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TEM Lab - Fall, 2017
Written by Team Ubuntu (Fungai Mandanza, Rachel An, Craig Pearson)
One of the things that attracts potential T-birds to Thunderbird besides the lovely Arizona weather is the international network. T-birds are networking extraordinaires and we believe in the power of securing good relationships. On campus, the ideal place for fostering these connections would be our watering hole, the Pub. Whether you just enjoy a cold one or you cannot resist bartender Patrick’s charm, it’s always a good place to meet people from the community, alumni or current students. It’s a place where we can discuss anything from, “How’s the weather today?” to futures and forwards on the Tokyo Stock Exchange (Shout out to our FORAD peeps).
In Ado-Ekiti, the locals also have such a networking space. It’s just that the location is a little… unconventional. In Ado, they take it to church!
Religion plays a very significant role in Africa. Almost all Africans adhere to one of the Abrahamic religions: Islam and Christianity and these religions are often adopted into African cultural contexts and indigenous belief systems. In our Regional Business Environment Africa class, we learned that about 45% of the African population are Christian and 40.6% are Muslim.
Professor Femi Babarinde also told us about the mysticism around religion in Africa. He gave us the example of an African football (soccer) team playing against an English football team: if one were to ask both team captains to talk about their strategies, the African captain’s answer would be, “God’s will.” The English team’s captain, on the other hand, would vividly describe how the midfielder would guard the goal keeper and how the coach was going to save his strongest players for after the 1st half. (Nice tip, Dr. B!) This demonstrates how large a role religion plays in the everyday lives and mindsets of many Africans and the residents of Ado are no exception.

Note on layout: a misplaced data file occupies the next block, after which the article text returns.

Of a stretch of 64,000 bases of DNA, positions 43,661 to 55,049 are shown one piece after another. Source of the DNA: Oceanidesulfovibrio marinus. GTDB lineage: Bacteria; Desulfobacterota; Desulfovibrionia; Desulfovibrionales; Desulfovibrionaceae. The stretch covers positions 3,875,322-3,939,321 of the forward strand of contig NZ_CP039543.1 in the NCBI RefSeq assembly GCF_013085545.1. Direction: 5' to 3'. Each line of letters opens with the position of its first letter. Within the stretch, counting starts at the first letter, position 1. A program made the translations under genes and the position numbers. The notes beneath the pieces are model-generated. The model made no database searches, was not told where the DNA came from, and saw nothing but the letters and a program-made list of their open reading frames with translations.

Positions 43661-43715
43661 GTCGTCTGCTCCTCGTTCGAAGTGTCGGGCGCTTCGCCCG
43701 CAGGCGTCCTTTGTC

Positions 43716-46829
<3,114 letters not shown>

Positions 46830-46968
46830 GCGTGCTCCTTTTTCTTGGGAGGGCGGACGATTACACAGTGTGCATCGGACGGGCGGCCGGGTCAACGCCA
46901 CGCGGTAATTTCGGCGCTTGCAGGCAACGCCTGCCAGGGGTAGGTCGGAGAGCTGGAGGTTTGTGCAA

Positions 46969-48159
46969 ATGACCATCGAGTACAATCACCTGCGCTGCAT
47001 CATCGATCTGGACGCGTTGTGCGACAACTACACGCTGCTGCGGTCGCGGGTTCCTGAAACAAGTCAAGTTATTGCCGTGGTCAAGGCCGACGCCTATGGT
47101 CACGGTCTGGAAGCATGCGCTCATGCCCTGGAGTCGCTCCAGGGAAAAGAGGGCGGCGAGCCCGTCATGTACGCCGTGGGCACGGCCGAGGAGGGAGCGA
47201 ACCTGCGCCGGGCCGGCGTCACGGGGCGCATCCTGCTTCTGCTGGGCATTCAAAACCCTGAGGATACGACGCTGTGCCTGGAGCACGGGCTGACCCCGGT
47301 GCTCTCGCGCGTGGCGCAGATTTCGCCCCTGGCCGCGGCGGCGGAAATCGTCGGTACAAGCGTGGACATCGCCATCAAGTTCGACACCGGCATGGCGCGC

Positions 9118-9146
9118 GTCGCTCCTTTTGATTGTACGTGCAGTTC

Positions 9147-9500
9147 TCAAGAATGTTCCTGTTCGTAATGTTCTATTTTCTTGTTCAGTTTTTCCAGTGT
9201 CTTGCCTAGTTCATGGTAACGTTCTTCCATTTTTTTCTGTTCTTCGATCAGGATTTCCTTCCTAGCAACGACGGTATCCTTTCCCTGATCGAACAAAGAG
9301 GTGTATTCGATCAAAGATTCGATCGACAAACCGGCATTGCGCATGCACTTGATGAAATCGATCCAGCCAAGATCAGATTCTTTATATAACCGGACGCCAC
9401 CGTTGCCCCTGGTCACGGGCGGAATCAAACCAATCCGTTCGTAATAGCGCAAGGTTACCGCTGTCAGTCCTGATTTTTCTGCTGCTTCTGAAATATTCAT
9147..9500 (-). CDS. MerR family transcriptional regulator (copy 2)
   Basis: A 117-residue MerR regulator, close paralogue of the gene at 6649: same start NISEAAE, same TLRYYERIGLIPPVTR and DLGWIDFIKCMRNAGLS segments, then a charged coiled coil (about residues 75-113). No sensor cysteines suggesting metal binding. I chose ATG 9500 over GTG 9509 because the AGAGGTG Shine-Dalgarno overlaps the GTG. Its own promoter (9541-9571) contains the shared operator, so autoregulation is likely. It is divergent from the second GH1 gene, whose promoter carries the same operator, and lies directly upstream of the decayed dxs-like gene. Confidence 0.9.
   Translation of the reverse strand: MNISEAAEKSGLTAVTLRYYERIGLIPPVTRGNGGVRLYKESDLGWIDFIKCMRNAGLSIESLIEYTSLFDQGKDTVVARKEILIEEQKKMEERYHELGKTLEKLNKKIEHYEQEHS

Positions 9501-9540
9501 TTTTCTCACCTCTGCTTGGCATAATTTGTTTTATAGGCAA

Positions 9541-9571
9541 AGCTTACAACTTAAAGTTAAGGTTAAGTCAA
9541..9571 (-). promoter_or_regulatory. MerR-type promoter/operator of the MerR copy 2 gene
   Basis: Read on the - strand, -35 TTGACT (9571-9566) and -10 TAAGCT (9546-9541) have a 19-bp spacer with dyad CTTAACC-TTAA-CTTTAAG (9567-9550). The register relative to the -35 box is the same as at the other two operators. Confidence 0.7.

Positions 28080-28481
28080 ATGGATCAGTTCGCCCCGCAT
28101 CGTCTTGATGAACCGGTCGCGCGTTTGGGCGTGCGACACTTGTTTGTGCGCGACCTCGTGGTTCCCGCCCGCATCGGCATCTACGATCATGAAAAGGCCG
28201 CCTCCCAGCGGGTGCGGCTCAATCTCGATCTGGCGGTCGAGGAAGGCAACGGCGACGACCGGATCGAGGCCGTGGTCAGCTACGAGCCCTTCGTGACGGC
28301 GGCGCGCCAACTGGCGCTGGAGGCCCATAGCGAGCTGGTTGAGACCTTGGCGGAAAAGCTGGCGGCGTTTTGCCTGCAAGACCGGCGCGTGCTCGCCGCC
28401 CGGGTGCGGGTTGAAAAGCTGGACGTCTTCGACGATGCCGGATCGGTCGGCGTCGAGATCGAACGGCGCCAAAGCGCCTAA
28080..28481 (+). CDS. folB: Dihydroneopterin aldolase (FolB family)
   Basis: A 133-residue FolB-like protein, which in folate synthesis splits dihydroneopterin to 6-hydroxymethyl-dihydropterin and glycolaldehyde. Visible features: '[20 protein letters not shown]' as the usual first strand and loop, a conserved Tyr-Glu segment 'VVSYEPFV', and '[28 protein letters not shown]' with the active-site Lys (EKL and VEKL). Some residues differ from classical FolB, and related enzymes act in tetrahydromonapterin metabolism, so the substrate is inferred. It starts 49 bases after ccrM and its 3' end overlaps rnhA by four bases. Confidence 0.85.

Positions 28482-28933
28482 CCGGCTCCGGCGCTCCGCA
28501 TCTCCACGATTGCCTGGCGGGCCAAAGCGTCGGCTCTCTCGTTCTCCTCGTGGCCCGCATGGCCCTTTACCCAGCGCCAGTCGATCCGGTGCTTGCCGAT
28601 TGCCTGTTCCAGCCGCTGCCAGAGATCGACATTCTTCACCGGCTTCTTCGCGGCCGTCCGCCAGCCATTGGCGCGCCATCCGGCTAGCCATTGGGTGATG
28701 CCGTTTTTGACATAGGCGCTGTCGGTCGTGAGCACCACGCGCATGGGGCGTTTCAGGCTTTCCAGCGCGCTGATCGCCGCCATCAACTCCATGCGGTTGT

During our second week with Winrock International and The Federal Polytechnic’s Centre for Entrepreneurial Development and Vocational Studies (CEDVS) working to craft the strategy for a business incubator, we were invited to visit Life Fountain Cathedral. The congregation is led by Pastor Goke Kuiti, a trained political scientist who is also very active in the community and youth development. We soon discovered that his church is a hive of many businesspeople in Ado-Ekiti and undoubtedly a bank of potential resources for the incubator we have come to help launch.
Church was fun! The interior was decorated with vibrant swaths of color and patterns. The service consisted largely of lively, upbeat music, led by a powerful female vocalist and a chorus of backup singers, and dancing, with a troupe of enthusiastic young dancers up front. Every person in the rather large building was up on their feet and actively taking part in the service, which felt much like a party with all the singing, clapping, stamping of feet, and dancing. Our very own Craig, who had brought his dancing shoes, quickly joined in. By the end of the service, he had obtained the name Oyibo Komele – translated: white boy can dance.
Oyibo Komele’s rise to fame quickly spread and he continued to be a hit as we conducted our student surveys at the polytechnic. The students were excited at the chance to speak with the famous Oyibo and eventually, we were so mobbed by fans that we had to bring in the security detail before they took him home with them. We are sure his face has made its way around hundreds of strangers’ social media pages by now and yet – he still doesn’t have a date for the wedding.
Yes, we did say wedding. A Nigerian wedding.
To find out more about that party, keep an eye out for our next post!